Segura-Calderon II: War revisited
Giovani Segura is about as subtle and nuanced as a sledgehammer to the gut.
The Altamirano, Guerrero-born “Aztec Warrior” and undisputed jr. flyweight champ comes to fight, lives to battle, and only knows how to come forward.
For this Saturday’s rematch against Puerto Rican former world champ, Ivan Calderon, Segura is not likely to add any new tricks to his game or adopt any new moves. His success will depend on such unromantic concepts as his ability to still make the 108 lb. limit and whether the 36-year old Calderon can turn back the clock one last time and find his groove.
The last time out, in Puerto Rico, Segura pushed hard and hurt Calderon to the body, slowing the slick southpaw down, rendering him virtually immobile by the fourth round. The proud Puerto Rican future Hall of Famer responded like a real warrior and, with his legs taken from him, began to slug with the slugger. The back and forth action was enough to get the contest named The Boxing Tribune’s Fight of the Year for 2010. However, it would cost Calderon his WBO title as he was unable to continue after being dropped in an especially brutal eighth round.
Calderon claimed that his lack of mobility in the first bout was, in part, due to leg injuries suffered in training camp, but he also gives partial credit to Segura’s dedicated body work.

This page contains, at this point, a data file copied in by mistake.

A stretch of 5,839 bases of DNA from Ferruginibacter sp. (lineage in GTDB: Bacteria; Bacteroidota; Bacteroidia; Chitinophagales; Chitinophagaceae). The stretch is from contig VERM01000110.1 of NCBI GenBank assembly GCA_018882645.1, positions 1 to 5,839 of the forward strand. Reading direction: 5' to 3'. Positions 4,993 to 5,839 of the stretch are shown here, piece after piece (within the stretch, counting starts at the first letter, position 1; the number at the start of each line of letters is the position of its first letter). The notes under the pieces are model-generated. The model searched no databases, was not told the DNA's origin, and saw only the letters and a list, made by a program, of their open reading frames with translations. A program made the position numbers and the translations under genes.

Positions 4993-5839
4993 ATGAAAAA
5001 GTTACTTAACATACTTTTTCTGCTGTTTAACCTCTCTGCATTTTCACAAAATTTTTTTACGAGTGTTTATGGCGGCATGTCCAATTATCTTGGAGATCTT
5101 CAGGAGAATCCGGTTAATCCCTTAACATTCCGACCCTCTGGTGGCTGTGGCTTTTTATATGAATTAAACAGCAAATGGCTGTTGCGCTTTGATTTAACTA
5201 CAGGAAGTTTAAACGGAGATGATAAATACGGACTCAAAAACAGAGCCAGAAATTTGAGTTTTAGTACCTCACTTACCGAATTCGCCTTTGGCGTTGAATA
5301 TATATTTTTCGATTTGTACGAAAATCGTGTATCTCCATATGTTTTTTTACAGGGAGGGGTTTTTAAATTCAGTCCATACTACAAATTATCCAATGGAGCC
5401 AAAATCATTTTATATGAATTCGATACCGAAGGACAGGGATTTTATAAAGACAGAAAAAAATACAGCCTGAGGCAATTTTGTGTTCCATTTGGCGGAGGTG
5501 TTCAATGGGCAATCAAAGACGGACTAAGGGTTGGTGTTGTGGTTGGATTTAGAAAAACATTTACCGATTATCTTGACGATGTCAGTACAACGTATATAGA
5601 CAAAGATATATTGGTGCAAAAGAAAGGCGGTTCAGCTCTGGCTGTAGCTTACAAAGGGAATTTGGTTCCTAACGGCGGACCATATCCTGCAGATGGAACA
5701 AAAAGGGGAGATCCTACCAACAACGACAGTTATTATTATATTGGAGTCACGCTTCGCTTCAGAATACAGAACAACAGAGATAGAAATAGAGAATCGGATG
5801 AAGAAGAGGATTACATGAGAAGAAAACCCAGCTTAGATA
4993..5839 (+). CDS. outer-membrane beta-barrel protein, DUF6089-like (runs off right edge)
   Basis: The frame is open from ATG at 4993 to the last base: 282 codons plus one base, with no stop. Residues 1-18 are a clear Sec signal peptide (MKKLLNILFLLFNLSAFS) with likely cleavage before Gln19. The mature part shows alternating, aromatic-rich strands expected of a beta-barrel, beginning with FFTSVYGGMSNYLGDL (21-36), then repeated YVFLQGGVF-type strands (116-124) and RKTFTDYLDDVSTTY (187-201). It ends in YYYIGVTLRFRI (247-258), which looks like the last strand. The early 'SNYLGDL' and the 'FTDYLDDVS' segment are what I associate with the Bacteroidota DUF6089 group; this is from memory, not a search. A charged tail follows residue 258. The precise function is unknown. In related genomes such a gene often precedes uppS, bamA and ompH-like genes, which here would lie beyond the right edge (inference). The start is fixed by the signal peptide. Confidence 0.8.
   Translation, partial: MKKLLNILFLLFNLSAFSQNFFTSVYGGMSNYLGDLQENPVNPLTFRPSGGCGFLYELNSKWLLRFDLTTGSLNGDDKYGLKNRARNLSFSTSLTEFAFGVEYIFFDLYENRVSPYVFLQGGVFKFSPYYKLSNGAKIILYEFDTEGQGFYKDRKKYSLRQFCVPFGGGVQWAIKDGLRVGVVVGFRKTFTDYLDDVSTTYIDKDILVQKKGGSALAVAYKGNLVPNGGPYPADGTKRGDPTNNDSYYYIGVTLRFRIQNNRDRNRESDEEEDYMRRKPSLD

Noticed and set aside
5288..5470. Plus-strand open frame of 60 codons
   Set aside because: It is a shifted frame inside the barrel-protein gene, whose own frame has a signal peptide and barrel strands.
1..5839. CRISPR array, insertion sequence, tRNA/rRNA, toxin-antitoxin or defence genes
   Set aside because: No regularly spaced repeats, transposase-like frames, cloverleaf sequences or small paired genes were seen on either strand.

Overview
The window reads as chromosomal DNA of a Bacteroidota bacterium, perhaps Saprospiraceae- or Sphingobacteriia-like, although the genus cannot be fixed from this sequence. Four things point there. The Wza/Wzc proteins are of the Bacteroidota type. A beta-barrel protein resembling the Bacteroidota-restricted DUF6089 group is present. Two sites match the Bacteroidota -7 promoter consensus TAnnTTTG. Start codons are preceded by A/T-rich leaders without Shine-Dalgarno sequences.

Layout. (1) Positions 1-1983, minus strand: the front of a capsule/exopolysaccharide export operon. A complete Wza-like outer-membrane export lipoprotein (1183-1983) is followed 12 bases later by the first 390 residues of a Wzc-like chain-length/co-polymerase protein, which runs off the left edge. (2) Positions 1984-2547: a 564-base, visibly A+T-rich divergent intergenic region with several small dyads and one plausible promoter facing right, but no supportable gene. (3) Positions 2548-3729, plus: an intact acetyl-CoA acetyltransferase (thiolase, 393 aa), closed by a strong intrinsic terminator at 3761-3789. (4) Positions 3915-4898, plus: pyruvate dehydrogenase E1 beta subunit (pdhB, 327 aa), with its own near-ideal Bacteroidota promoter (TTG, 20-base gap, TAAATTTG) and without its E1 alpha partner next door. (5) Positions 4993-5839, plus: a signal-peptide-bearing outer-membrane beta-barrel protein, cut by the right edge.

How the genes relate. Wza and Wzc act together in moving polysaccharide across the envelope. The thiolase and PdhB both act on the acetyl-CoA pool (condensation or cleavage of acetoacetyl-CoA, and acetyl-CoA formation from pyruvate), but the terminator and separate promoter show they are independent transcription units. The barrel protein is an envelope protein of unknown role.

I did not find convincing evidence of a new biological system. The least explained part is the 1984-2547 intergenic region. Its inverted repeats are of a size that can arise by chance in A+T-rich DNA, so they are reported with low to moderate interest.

This time, Calderon will have to venture into Segura’s back yard of Mexicali, Baja California, Mexico and, for the first time in his stellar career, have to prove himself to a skeptical boxing public.
If Calderon is telling the truth about the leg injury and if Segura, as rumored, is having trouble making the 108 lb. limit, expect the former champ to take back his title.
But Giovani Segura doesn’t deal in “ifs.”
The fans in Mexicali will be out in full force on Saturday to support their countryman. Mexicali was where Segura won his first world title and its where, years earlier, he trudged through abandoned sewage tunnels en route to a better life in the United States. One can’t help but feel that, for him, the return to Mexicali represents a return to the struggle and hunger that has defined his career thus far.
The “Aztec Warrior” will come out and push as hard as he can for as long as he can. The burden will now be on Calderon to re-claim his title and prove that he’s still the same technically brilliant fighter who had boxed his way to two dominant title reigns in two different divisions (105 lbs. and 108 lbs.) over seven outstanding years.
Boxing is the great “truth-teller” and, this Saturday from the Auditorio del Estado in Mexicali and via pay-per-view, we’ll find out the real story between two of the best jr. flyweights in recent memory.
Segura, however, is sure that, at the end of the day, it’ll be his truth that prevails.
“He learned that I wasn’t joking around with my power, ” Segura told The Boxing Tribune. “He knows it’s true.”